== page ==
University and Student Events

Film Screening: The Coca-Cola Kid

On January 24th, there will be a screening of The Coca-Cola Kid. Inspired by the short stories of Australian fiction writer Frank Moorhouse, The Coca Cola Kid is a romantic-comedy about the misadventures of a Coca-Cola Co. executive in Australia. Played by Eric Roberts, the zealous corporate trouble-shooter combines evangelical fervor with a military mindset aimed at colonizing the last corner of Coke-free Australia.

Book Discussion: "Afghanistan - A Distant War"

Join acclaimed photojournalist Robert Nickelsberg to discuss his new book "Afghanistan - A Distant War", a photographic history of the conflict in Afghanistan from 1988-2013. In this work, Nickelsberg conveys the stark consequences of war, poverty and oppression in Afghanistan. Working for Time magazine and The New York Times, Nickelsberg has been publishing his images of this remote yet now-familiar country from 1988, when the mujahideen fought to expel the Soviet Union, through the U.S. withdrawal 25 years later.

Artist Talk by Michael Portnoy

On Monday, January 13th, at 5pm there will be an artist talk by Michael Portnoy, at the Reva and David Logan Center for the Arts, room 901, 915 East 60th Street. Michael Portnoy is a New York-based artist, musician, and writer. His practice spans dance-theatre, vocal power-tools, Relational Stalinism, reptangles, experimental stand-up, prog-operatic spectacle, abstract gambling, the improvement of biennials, and Icelandic cockroach porn. Portnoy's art circles the rules of play and communication, with language itself playing a crucial role.

Talk: The U.S., Russia, and Bridging the East-West Divide

On February 5th in Swift Hall Third Floor Lecture Room, Ian Kelly, a Senior Foreign Service Officer, will give a talk entitled “The U.S., Russia, and Bridging the East-West Divide.” He has spent much of his career dealing with U.S.-Russia relations. His most recent assignment was Ambassador to the Organization for Security and Cooperation in Europe, which grew from the Helsinki Process, set up in the seventies to help Europe manage the divisions between NATO and the Warsaw Pact.

Film Screening: The Path Strewn with Roses

Please join us for a special on campus pre-screening of the film The Path Strewn with Roses (Put ružama posut, dir. Marko Novaković, 2013, 50 min), that will open the upcoming 2013 Chicago Serbian Film Festival, (December 6-8, 2013, at the Muvico Theaters, Rosemont The event will take place on Friday December 6, 2013 at 10:30 am at the Film Study Center Auditorium in Cobb Hall, 3rd Floor.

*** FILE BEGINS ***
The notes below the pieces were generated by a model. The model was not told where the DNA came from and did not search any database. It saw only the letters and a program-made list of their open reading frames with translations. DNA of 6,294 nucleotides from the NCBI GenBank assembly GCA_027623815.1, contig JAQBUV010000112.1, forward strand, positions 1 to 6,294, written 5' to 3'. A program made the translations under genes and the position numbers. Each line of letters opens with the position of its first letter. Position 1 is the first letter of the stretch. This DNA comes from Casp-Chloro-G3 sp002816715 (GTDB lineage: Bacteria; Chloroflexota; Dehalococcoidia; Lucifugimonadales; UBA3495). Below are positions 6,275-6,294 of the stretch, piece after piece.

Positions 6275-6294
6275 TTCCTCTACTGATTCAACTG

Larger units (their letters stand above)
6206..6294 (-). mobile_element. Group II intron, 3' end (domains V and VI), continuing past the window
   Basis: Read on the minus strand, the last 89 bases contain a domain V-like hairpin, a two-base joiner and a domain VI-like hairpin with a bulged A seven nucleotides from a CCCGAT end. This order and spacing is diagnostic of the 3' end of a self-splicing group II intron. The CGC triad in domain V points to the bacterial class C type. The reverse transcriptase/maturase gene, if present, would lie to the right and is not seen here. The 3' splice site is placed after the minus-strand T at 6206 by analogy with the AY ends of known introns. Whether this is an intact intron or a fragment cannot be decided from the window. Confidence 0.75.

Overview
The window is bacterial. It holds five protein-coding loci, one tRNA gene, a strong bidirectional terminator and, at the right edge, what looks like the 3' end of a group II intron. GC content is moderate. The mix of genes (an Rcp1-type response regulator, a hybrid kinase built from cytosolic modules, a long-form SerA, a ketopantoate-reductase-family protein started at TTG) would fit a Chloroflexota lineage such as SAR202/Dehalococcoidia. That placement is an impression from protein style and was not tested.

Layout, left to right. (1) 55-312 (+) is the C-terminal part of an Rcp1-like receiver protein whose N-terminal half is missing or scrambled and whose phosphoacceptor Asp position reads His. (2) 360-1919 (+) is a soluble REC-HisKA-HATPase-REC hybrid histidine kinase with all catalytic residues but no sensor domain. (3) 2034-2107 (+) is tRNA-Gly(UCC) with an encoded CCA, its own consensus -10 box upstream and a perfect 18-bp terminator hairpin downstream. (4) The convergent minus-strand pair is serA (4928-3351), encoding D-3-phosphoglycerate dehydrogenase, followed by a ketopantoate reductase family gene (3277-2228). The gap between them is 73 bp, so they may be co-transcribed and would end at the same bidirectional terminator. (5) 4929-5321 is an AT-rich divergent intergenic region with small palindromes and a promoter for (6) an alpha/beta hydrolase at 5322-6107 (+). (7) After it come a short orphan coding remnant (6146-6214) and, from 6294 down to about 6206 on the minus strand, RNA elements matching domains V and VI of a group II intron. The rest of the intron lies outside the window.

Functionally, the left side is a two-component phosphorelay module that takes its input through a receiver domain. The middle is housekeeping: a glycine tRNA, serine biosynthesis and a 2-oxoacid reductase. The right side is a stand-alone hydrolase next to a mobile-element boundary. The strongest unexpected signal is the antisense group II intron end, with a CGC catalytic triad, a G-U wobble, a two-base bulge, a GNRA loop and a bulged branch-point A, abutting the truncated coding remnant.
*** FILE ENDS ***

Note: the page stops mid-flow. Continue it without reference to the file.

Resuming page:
Documentary: "The Machine which Makes Everything Disappear"

On Tuesday, 11/26, the Georgian documentary "The Machine which Makes Everything Disappear" (Icarus, 2012) will be shown. This film is in Georgian with English subtitles and it runs about 100 minutes. This will be in Cobb 210 at 5:00 PM. Here is a description of the film (from Sundance): "The story begins with an experiment. A filmmaker in the country of Georgia posts an ad inviting youth to audition for her film. Facing the camera, the hopefuls confess their struggles and dreams. These raw interviews unfold seamlessly into cinematic slivers of Georgian life.

Turkish Circle

Please join Turkish Circle this Thursday (November 21st) at 4:30 pm in Pick 218 (Farouk Mustafa Memorial Lecture Room). We will be screening a movie called "Başka Dilde Aşk" or "Love in Another Language". The movie will have subtitles, so all levels of Turkish learners as well as anyone else who would like to take a movie break is invited! Ve tabi ki, there will be popcorn! For more information on the movie:

Tomasz Pudlocki, "Images of Women in Provincial Newspapers of Eastern Galicia, 1867-1914"

Tomasz Pudlocki (Jagiellonian University, Krakow, Poland) will give a lecture entitled "Images of Women in Provincial Newspapers of Eastern Galicia, 1867-1914" on Wednesday, November 20 at 4:30 p.m. in Foster 503.

Sponsored by the Colloquium Series of the Department of Slavic Langauges & Literatures

Animal Studies Workshop

The Animal Studies Workshop presents Jared Secord and a talk entitled "Animals, Identity, and the Environment in the Hellenistic and Roman Worlds." The influx of foreign animals to Greece and Rome in the Hellenistic and Imperial periods provided challenges to geographically deterministic theories that emphasized links between a land’s human and animal populations. As much is apparent from the agricultural and zoological literature of the Roman Empire.


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